The importance of considering local context and partnering with target users are well established in co-design. Less common is an examination of the adaptations needed when deploying the same co-design program across heterogenous settings to maximize program efficacy and equity. We report on our experience co-designing educational games with six culturally and socioeconomically diverse afterschool sites over a 2-year period, and insights from interviewing nine program administrators across all sites. We found that even within the same afterschool program network, site differences in organizational culture and resources impacted the effectiveness of co-design programs, the co-design output, and expectations for student engagement. We characterize our afterschool partners into different archetypes – Safe Havens, Recreation Centers, Homework Helpers, and STEM Enrichment Centers. We provide recommendations for conducting co-design at each archetype, and reflect on strategies for increasing equitable partnerships between researchers and afterschool centers.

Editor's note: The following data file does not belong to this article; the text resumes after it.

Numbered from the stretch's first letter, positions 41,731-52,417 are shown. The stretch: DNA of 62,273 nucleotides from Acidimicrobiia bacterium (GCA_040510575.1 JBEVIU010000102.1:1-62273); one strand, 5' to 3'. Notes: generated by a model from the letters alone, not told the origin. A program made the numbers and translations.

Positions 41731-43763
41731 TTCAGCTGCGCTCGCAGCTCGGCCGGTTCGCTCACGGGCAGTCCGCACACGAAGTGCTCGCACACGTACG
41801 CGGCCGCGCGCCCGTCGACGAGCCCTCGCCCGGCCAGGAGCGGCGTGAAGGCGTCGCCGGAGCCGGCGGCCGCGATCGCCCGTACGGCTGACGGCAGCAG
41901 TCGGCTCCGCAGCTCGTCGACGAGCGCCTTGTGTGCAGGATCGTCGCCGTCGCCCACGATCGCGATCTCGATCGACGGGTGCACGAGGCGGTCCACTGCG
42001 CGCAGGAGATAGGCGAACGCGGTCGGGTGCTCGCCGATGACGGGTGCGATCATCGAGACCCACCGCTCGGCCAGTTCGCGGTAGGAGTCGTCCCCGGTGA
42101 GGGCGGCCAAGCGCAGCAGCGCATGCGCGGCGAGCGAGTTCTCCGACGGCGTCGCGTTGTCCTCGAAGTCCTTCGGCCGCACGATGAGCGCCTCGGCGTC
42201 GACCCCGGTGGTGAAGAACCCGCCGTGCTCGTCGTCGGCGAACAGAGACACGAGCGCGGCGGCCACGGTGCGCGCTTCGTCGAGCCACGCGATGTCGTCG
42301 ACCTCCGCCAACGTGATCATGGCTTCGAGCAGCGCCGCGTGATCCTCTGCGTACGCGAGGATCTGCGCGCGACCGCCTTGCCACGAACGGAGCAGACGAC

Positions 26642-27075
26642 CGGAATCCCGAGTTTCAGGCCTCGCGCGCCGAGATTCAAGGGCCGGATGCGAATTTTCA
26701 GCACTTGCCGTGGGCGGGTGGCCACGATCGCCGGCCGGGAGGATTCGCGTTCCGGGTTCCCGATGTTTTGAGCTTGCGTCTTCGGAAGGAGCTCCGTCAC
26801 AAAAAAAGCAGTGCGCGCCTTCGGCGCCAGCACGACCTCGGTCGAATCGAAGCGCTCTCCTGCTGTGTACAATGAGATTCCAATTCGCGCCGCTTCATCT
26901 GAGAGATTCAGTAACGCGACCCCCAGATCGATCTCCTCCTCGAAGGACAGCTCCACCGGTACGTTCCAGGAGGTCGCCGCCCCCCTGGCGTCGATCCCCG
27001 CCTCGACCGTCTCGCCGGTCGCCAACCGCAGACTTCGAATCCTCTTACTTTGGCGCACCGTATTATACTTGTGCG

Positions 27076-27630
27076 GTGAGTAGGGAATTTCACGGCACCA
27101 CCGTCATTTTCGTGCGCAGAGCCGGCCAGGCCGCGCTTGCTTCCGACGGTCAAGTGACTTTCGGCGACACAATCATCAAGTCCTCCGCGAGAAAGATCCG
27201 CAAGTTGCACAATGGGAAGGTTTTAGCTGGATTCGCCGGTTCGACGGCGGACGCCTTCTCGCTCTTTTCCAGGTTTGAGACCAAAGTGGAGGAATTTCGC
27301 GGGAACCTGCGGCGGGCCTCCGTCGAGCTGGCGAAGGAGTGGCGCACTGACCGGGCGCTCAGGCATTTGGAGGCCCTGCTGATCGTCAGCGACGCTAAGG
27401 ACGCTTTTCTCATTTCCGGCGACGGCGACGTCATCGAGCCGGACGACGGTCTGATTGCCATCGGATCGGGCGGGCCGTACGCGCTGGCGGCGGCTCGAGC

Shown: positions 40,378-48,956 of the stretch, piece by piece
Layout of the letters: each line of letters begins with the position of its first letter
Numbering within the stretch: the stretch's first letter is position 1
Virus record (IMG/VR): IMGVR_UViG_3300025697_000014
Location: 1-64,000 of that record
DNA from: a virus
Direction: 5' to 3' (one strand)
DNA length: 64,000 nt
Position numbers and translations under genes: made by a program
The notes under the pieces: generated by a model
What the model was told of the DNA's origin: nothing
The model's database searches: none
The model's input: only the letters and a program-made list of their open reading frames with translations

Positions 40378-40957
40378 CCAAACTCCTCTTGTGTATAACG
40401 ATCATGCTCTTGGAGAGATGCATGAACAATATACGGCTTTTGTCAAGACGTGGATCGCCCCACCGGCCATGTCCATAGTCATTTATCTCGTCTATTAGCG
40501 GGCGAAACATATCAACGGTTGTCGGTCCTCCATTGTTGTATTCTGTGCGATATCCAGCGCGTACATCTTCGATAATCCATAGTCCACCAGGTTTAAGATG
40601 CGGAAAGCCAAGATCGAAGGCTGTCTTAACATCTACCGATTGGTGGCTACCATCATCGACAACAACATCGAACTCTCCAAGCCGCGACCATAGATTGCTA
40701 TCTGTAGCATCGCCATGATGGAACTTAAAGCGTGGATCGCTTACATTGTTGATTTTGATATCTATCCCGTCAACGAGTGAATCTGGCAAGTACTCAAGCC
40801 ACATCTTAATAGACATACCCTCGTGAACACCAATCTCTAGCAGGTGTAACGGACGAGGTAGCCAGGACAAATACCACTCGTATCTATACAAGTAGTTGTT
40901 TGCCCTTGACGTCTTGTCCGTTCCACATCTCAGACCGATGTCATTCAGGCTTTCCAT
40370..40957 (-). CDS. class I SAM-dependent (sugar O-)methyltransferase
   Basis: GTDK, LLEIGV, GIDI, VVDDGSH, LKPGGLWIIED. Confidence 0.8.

Judith Uchidiuno is an Assistant Professor at Georgia Institute of Technology’s School of Interactive Computing. She designs culturally informed STEM education technologies, and increases access to computer science education in sustainable ways for students from low income and underserved communities. Her work prioritizes identity development, engagement, and long-term sustainability of interventions. Her research has contributed to the design of a tablet-based learning system used to supplement formal education by over 500 students in rural Tanzania, programmable video games codesigned with children to increase computational thinking and coding skills among low income and marginalized youth in the United States, co-design of a state-wide Artificial Intelligence middle school curriculum, and active collaboration with several schools and organizations.